You searched for: “absolute
absolute (not comparable)
Unrestricted and total; not limited. (1)
Word Entries containing the term: “absolute
absolute advantage
1. The ability to produce a unit of a product using fewer resources than any another producer.
2. A country has an absolute advantage if its output per unit of input of all goods and services produced is greater than that of another country.

If one person, firm, or country can produce more of something with the same amount of effort and resources, they have an absolute advantage over other producers.

The question of what to specialize in and how to maximize the benefits from international trade is determined according to comparative advantage that identifies which activities a country, firm, or individual is most efficient at doing. Both absolute and comparative advantages may change significantly over time.

This entry is located in the following unit: Economical, Business, and Financial Terms + (page 1)
absolute age
Time before the present stated in years; referring to geologic events, generally based on measurement of radioactive decay rates and products of minerals or rock substances; such as, the uraniumlead method, carbon-14 method, etc.
This entry is located in the following unit: Geology or Related Geological Terms + (page 1)
absolute dating, chronometric dating
A calendrical date that applies to a site, artifact, or feature.
This entry is located in the following unit: Archeology, Archaeology (page 1)
absolute humidity
1. The mass of water vapor in a given amount of the air.
2. The ratio of the mass of water vapor present in the air to the volume occupied by the gas.

The density of water vapor in the air is usually expressed as grams of water vapor per cubic meter of air.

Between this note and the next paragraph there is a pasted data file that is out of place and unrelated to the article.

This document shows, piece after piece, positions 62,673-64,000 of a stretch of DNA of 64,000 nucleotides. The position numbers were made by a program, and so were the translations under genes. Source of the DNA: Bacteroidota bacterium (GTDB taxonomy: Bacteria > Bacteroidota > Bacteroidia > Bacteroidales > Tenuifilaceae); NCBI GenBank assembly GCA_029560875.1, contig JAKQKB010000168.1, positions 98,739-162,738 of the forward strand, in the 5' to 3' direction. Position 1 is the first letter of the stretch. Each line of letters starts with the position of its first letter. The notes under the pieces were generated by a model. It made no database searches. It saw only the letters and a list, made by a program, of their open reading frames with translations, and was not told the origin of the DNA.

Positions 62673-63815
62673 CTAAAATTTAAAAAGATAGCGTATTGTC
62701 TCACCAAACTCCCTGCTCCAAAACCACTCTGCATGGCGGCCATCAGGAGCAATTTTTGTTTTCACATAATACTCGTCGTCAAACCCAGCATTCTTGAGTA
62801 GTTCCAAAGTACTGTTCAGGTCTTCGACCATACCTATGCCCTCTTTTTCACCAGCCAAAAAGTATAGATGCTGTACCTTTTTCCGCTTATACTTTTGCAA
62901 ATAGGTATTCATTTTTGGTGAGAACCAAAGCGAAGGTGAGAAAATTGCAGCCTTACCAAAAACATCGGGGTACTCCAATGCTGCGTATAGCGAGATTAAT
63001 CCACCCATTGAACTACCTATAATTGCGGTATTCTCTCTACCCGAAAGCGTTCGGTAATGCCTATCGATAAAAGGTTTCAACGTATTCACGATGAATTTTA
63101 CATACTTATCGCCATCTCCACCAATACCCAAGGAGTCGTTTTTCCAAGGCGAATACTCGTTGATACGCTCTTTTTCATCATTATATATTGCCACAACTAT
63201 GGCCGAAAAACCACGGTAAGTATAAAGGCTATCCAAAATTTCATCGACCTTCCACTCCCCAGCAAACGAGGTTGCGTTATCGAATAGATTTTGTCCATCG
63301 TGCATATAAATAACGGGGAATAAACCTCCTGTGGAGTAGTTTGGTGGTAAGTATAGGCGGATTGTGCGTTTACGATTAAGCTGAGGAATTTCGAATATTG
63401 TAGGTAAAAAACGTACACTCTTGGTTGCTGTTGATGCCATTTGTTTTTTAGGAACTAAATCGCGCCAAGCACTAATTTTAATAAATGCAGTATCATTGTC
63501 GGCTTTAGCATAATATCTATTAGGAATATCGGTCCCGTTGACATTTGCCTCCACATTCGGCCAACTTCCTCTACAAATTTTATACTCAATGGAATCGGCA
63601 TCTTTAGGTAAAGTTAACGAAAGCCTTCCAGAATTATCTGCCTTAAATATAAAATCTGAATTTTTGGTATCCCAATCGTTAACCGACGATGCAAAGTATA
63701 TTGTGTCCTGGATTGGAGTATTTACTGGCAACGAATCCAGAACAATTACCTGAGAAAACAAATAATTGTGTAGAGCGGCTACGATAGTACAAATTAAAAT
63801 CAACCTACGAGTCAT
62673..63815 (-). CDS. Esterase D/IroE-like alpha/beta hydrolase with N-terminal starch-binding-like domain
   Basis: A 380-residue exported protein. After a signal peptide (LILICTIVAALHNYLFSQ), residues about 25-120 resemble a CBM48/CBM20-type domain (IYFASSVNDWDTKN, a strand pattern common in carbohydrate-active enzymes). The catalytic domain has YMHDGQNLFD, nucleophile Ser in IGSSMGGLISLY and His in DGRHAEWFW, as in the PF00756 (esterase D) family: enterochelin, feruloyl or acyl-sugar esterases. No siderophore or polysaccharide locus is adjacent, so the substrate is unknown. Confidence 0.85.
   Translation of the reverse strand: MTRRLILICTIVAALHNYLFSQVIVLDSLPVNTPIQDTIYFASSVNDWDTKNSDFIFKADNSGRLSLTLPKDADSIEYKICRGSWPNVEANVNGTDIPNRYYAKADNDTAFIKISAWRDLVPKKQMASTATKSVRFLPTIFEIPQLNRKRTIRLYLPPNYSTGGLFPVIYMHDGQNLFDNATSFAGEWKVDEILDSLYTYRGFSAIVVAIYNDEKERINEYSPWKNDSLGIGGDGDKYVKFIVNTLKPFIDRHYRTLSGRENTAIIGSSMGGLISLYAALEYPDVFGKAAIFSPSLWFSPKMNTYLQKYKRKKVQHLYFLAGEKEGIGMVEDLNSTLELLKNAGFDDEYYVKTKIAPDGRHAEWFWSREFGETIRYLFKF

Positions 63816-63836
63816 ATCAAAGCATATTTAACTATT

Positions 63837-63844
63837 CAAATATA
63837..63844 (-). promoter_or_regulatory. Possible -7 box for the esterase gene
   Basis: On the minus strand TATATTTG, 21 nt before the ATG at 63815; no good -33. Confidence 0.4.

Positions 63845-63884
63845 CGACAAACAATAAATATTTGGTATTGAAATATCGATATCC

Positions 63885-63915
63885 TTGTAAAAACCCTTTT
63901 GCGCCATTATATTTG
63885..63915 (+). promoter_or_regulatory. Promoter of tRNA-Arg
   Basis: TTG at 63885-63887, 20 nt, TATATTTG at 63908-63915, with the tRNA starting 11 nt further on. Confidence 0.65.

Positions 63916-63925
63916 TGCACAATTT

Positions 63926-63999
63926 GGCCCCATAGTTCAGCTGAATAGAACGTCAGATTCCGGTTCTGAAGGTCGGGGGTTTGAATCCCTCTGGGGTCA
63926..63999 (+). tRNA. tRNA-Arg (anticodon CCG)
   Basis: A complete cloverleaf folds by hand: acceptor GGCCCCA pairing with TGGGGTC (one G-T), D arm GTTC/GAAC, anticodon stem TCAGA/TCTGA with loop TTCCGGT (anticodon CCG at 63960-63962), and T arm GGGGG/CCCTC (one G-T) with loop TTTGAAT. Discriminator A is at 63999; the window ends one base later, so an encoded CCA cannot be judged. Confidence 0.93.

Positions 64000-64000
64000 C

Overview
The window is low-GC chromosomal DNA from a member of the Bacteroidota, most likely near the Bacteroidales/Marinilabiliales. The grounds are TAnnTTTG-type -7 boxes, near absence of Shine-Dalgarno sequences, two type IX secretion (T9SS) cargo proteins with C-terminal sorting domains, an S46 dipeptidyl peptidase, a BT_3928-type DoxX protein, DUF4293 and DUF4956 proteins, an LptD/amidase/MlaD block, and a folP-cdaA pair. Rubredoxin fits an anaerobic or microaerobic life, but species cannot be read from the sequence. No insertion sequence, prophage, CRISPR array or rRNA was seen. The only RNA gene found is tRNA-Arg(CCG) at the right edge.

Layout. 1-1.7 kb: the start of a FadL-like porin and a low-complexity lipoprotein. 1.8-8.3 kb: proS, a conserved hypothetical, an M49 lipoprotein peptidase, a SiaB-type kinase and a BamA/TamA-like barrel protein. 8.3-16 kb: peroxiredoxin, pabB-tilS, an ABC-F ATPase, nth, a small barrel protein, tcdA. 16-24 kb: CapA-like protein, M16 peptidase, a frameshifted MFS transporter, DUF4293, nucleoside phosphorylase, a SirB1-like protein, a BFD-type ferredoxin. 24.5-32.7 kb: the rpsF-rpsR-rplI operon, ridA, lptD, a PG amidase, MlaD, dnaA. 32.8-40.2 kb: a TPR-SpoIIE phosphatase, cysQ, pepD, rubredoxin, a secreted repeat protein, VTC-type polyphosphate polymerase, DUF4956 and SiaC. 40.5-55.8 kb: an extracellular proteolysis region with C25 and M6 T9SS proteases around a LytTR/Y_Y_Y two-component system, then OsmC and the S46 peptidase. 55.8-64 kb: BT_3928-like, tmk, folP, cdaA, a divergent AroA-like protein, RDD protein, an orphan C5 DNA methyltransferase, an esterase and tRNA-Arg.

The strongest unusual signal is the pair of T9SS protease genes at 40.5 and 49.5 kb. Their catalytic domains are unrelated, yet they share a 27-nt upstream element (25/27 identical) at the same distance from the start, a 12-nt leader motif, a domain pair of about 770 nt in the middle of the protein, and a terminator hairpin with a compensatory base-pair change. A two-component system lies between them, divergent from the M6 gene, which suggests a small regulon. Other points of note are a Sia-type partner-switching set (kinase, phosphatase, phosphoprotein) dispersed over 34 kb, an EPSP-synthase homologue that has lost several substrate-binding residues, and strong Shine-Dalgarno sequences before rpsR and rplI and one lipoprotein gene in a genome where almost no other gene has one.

This entry is located in the following unit: Meteorology or Weather Terms + (page 1)
absolute magnitude, M
1. The magnitude a celestial object would appear to have if it were at a distance of ten parsecs (10 times 3.261633 light years or 32.62 parsecs).
2. A measure of the true or intrinsic brightness of a star as if all stars were the same distance (32.6 light-years) from the observer.
This entry is located in the following unit: Astronomy and related astronomical terms (page 1)
absolute poverty standard
Establishing a specific income level for a given-sized household below which the household is judged to be living in a state of poverty.
This entry is located in the following unit: Economical, Business, and Financial Terms + (page 1)
absolute visual magnitude, Mv
The absolute magnitude of an object measured through a special yellowish filter that approximates the visual range of the human eye.
This entry is located in the following unit: Astronomy and related astronomical terms (page 1)
absolute weight
The weight (or mass) of a body in a vacuum or the weight of a body considered apart from all modifying influences; such as, the atmosphere.

To determine its absolute weight, a body must be weighed in a vacuum or an allowance must be made for buoyancy (tendency or capacity to remain afloat in a liquid or to rise in air or gas).

This entry is located in the following unit: Measurements and Mathematics Terms (page 1)
absolute zero
The lowest temperature theoretically possible, corresponding to -459.67 degrees on the Fahrenheit scale and -273.15 degrees on the Celsius scale and it is 0 on the Kelvin temperature scale, which uses the same degrees as the Celsius scale.

Although absolute zero has not been reached, yet, the techniques of cryogenics, the technology for creating temperatures below -200 degrees Celsius, have come closer.

This entry is located in the following unit: Science and Technology (page 1)
Word Entries at Word Info: “absolute
absolute (adjective) (not comparable)
1. Perfect and complete in quality or nature: Glenn described his lady friend as an example of absolute perfection.
2. Not limited by restrictions or exceptions; unconditional, total trust: Earl told Diane that she had his absolute confidence.